ING: Change of power in Poland should unlock investment potential of the economy

ING: Change of power in Poland should unlock investment potential of the economy
The opposition coalition could improve the economic outlook. / bne IntelliNews
By Rafal Benecki of ING October 16, 2023

Exit polls suggest an opposition coalition is set for an overall majority. But forming a new government could take more than two months as the incumbents are likely to try to form a cabinet first. Restoring institutional order could unlock the potential of the economy and EU funds. And that, along with more foreign investment, is positive for the Polish zloty (PLN).

Exit polls suggest the Law and Justice (PiS) party got the most votes in Poland's elections, but at 36.6% support, it's failed to gain a majority in the lower house of parliament. With 198 MPs out of 460, they're expected now to be in opposition. Their rivals, the Civic Coalition, came second with 31% (161 MPs), but they should be able to form a government with their declared coalition partners, the Third Way (which got 13.5% and 57 MPs), and the Left (which polled 8.6%, gaining 30 MPs). The far-right Confederation party received just 6.4% and 14 MPs.

The biggest positive surprise of the elections is the record-high turnout of 72.9%, the highest since the Polish political and economic transition started in 1989. Support for the Third Way surprised to the upside, as it likely took over centrist votes from the Law and Justice party, while the Confederation received much weaker backing than had been expected.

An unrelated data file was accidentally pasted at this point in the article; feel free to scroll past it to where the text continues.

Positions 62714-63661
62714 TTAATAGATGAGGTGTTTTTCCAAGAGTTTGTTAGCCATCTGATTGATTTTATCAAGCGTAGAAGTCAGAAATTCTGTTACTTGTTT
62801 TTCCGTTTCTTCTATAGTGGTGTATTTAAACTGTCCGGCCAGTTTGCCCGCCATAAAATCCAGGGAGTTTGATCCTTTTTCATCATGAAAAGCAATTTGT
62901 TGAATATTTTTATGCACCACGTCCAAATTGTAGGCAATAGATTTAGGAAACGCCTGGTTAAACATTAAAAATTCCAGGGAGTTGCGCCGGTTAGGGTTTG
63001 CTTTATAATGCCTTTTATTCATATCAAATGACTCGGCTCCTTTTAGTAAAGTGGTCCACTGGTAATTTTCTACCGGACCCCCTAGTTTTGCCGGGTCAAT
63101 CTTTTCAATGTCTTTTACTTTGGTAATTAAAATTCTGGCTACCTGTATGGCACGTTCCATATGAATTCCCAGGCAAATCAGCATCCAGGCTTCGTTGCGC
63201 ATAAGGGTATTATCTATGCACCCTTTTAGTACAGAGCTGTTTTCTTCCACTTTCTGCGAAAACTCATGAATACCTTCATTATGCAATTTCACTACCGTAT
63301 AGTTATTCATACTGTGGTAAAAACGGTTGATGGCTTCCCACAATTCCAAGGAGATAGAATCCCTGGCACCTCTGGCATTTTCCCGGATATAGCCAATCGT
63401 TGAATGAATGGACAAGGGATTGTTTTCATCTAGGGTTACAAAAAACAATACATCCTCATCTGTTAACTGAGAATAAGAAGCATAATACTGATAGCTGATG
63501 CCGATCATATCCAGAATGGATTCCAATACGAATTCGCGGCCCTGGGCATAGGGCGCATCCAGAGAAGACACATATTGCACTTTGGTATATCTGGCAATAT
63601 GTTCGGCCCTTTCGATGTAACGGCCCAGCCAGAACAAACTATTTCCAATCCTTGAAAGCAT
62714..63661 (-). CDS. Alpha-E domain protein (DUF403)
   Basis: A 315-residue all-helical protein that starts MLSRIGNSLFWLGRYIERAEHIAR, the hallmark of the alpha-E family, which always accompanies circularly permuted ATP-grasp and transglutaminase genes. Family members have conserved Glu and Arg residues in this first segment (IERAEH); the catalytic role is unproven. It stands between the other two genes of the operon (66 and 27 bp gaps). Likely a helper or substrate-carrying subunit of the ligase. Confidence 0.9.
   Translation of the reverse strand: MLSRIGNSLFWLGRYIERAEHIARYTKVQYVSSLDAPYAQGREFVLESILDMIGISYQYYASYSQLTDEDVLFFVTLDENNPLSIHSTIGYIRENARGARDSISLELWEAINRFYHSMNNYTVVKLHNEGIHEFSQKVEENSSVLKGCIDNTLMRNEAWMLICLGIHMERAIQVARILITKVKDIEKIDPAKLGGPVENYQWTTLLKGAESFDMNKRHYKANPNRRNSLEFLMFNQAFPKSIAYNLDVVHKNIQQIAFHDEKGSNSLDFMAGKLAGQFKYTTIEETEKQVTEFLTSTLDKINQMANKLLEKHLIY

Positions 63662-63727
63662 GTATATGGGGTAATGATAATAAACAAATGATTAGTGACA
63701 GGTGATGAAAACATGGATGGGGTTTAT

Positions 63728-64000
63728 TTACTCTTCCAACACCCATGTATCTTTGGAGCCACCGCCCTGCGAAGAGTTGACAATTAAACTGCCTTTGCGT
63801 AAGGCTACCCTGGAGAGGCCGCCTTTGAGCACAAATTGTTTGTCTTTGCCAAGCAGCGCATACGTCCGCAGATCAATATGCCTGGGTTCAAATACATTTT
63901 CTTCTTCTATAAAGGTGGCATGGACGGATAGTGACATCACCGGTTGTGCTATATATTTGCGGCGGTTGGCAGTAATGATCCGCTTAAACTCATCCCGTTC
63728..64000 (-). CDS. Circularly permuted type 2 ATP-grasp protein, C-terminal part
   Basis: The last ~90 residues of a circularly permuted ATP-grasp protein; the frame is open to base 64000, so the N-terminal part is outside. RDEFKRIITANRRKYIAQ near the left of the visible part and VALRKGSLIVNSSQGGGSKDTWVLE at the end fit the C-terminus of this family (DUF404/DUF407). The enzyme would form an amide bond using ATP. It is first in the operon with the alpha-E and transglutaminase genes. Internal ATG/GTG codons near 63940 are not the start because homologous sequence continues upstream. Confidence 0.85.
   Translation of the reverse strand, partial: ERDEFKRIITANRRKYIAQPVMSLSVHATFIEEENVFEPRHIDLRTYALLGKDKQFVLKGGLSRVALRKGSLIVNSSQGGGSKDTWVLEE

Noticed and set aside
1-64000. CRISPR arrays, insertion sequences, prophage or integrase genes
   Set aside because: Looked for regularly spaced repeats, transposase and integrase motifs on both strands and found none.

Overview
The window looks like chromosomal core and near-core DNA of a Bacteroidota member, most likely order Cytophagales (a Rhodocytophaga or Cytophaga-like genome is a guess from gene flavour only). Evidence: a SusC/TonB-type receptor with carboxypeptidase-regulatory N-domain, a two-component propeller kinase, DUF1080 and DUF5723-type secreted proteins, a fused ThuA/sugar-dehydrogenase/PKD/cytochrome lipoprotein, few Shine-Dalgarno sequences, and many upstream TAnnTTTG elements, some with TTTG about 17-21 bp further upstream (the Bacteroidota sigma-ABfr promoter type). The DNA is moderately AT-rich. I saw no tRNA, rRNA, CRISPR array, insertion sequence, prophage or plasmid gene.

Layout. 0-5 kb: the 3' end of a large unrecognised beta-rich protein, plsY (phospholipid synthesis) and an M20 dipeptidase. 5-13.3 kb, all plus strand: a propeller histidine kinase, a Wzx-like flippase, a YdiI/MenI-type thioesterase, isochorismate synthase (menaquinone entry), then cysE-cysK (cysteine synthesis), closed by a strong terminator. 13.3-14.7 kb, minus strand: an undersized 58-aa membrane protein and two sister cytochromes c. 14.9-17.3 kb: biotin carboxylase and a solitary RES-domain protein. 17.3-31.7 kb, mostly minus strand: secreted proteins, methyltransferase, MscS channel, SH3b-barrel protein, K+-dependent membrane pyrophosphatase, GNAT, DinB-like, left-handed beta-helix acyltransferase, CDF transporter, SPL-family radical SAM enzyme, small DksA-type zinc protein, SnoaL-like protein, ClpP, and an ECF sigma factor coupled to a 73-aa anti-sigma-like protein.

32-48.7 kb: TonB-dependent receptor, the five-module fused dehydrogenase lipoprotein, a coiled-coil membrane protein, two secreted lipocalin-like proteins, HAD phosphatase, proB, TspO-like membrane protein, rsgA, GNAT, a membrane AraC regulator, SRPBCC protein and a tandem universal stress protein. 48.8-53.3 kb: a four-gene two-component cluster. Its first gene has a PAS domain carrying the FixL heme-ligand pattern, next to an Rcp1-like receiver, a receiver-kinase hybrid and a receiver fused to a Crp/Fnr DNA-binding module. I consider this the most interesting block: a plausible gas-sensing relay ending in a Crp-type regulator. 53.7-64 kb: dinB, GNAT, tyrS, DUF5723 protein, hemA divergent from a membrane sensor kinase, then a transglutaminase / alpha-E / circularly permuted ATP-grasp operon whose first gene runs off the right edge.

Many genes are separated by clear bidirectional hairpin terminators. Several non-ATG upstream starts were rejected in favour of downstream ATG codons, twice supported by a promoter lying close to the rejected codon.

The next steps are not without concerns

The constitution provides for three steps in forming a new government. According to the president's declaration and outgoing Prime Minister Mateusz Morawiecki's statement, the incumbent Law and Justice party will attempt to form a government despite lacking a majority in parliament and having little to no chance of forming a government. This step should last maximum two months.

In the second step, the mission of forming a government will be transferred to parliament. The Civic Coalition, the Third Way and the Left can potentially count on 248 votes in the lower house, so they are almost certain to form a government.